Reimbursement of Sabbatical Expenses

    The IRS would allow sabbatical expenses to be reimbursed if: 1. It is for research purposes 2. The research is in the employee’s field of study 3. The research cannot be performed elsewhere. As long as the 3 criteria are met, taxability should not be an issue for reimbursement of the travel expenses, regardless of a salary or no salary. If all 3 criteria are met, send the reimbursement to Travel.

    In order to be prepared for an audit, a document stating the following needs to be included with the travel receipts:
    1. The University requires the employee to conduct the research (to prove that the research is not for personal reasons)
    2. What is the purpose of conducting the research and how will it benefit the Univ. of Penn.
    3. A statement that the research is in the employees field of study
    4. Why the research is being conducted at a location other than the Univ. of Penn.


    Taxability of Relocation Expenses for Faculty and Staff


    The recently passed Tax Reform Act repeals the employee deduction and income exclusion for moving expenses. Therefore, reimbursement of qualifying moving expenses reimbursed in 2018 and forward will now be recognized as taxable income for the employee. No longer can qualified relocation expenses be reimbursed tax-free. The request for relocation reimbursement must be made through payroll as an additional pay.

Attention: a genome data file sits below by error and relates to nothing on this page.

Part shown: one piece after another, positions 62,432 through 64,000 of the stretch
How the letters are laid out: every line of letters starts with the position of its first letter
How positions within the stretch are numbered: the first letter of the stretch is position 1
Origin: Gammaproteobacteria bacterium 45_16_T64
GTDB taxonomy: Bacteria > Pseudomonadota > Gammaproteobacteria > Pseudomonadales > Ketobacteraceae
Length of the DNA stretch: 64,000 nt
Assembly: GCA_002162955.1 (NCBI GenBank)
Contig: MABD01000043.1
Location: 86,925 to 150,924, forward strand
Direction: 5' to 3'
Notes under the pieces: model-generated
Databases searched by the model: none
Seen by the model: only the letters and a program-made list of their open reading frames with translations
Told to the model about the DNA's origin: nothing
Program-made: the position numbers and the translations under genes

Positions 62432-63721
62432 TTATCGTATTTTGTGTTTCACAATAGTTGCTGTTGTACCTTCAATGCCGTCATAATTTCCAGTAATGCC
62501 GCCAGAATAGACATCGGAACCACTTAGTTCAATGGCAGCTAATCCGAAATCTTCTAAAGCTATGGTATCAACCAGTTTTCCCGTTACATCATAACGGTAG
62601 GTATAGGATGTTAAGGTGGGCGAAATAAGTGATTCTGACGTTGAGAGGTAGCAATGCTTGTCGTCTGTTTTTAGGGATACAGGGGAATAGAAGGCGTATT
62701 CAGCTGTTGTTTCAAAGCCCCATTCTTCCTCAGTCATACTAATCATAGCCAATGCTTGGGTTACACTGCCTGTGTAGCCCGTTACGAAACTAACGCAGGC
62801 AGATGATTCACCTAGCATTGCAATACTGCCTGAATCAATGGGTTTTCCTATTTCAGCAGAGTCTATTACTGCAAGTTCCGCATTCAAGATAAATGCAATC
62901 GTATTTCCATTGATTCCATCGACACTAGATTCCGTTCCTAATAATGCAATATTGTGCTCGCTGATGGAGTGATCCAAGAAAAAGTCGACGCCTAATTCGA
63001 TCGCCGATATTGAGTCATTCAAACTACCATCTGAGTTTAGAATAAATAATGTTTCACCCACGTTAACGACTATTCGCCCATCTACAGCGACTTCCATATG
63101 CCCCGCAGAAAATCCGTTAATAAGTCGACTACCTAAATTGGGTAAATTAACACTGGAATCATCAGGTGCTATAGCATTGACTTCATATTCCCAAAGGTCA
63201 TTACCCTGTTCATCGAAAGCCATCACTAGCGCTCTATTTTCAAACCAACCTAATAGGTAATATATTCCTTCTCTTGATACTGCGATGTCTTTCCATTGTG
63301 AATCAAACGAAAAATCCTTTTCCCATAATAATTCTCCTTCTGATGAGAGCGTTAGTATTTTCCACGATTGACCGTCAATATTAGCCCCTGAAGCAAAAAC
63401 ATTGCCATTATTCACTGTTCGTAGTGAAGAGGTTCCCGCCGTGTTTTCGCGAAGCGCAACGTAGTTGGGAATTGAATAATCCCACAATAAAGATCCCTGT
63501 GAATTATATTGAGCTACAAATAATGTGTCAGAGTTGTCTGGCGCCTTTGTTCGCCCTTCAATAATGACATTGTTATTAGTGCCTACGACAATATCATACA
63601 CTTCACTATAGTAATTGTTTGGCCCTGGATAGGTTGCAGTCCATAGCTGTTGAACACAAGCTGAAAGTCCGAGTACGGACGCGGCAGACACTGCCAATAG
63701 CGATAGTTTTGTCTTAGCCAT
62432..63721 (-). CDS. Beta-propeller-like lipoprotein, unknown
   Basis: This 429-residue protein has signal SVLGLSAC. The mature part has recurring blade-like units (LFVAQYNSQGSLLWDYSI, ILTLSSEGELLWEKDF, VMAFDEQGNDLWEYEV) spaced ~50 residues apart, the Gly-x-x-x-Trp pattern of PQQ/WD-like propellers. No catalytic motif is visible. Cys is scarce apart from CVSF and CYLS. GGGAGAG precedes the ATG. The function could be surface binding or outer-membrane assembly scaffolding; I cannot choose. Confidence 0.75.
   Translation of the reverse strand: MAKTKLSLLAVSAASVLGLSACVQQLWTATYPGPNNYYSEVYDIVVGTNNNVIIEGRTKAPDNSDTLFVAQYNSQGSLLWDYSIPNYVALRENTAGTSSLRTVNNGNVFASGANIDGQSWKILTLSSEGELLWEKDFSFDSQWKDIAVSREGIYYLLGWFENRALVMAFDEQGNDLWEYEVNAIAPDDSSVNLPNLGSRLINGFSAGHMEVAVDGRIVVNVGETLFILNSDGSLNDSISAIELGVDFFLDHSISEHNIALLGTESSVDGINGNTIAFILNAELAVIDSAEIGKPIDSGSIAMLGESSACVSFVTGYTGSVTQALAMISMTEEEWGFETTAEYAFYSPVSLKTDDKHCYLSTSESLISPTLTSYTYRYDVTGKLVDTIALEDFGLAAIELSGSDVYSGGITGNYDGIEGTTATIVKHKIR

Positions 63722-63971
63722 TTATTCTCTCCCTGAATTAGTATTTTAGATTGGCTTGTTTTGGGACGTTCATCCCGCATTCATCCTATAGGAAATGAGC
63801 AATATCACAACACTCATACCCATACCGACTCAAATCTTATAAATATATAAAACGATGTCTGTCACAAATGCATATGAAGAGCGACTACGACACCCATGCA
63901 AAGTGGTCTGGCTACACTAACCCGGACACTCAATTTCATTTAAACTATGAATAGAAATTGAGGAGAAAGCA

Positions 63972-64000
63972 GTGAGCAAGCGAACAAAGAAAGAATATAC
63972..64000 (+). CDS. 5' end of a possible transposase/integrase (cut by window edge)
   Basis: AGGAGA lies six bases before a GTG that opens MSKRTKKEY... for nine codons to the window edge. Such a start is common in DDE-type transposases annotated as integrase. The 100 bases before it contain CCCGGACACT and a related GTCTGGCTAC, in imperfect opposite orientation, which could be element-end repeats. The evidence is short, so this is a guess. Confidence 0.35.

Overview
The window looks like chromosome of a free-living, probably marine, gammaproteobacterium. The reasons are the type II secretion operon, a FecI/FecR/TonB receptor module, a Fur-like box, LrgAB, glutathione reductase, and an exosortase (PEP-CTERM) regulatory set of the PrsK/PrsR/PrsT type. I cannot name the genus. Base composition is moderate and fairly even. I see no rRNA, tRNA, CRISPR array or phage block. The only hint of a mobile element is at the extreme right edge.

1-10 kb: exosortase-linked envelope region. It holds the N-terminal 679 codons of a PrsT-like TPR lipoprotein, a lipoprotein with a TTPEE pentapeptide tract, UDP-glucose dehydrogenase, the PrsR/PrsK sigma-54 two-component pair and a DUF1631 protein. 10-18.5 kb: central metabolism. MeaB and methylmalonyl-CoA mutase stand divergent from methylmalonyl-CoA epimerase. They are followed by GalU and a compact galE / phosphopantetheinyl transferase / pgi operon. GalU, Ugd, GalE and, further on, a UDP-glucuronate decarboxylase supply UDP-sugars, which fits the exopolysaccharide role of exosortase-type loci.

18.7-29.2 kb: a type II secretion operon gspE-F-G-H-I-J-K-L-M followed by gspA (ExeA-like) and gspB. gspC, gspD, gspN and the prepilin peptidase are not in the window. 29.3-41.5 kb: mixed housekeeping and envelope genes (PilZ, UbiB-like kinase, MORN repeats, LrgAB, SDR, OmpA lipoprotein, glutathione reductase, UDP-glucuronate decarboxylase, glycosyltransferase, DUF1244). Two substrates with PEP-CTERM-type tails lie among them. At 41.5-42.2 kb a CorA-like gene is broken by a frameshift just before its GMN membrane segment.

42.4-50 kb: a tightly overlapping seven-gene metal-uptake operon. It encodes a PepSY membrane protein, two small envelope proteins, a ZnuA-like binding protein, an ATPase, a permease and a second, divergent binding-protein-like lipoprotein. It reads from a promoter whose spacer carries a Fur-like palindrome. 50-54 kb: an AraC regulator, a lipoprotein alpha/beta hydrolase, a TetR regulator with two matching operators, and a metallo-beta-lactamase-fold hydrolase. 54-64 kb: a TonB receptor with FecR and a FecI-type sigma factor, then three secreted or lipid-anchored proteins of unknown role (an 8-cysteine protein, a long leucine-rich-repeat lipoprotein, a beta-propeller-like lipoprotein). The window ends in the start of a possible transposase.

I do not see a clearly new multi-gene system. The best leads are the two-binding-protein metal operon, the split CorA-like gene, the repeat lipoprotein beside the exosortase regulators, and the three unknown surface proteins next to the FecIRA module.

Student Prizes

    Taxation of Student Prizes

    Cash, gift certificates and other cash equivalents are taxable income to students regardless of value. The giving of these items as prizes are strongly discouraged.

    Contest prizes

    Scholarship prizes won in a contest are not scholarships or fellowships if you do not have to use the prizes for your education. If you can use the prize for any purpose, the entire amount is taxable.

    Taxable Scholarships and Fellowships

    If you received a scholarship or fellowship, all or part of it may be taxable, even if you did not receive a Form W-2. Generally, the entire amount is taxable if you are not a candidate for a degree.

    If you are a candidate for a degree, you generally can exclude from income that part of the grant used for: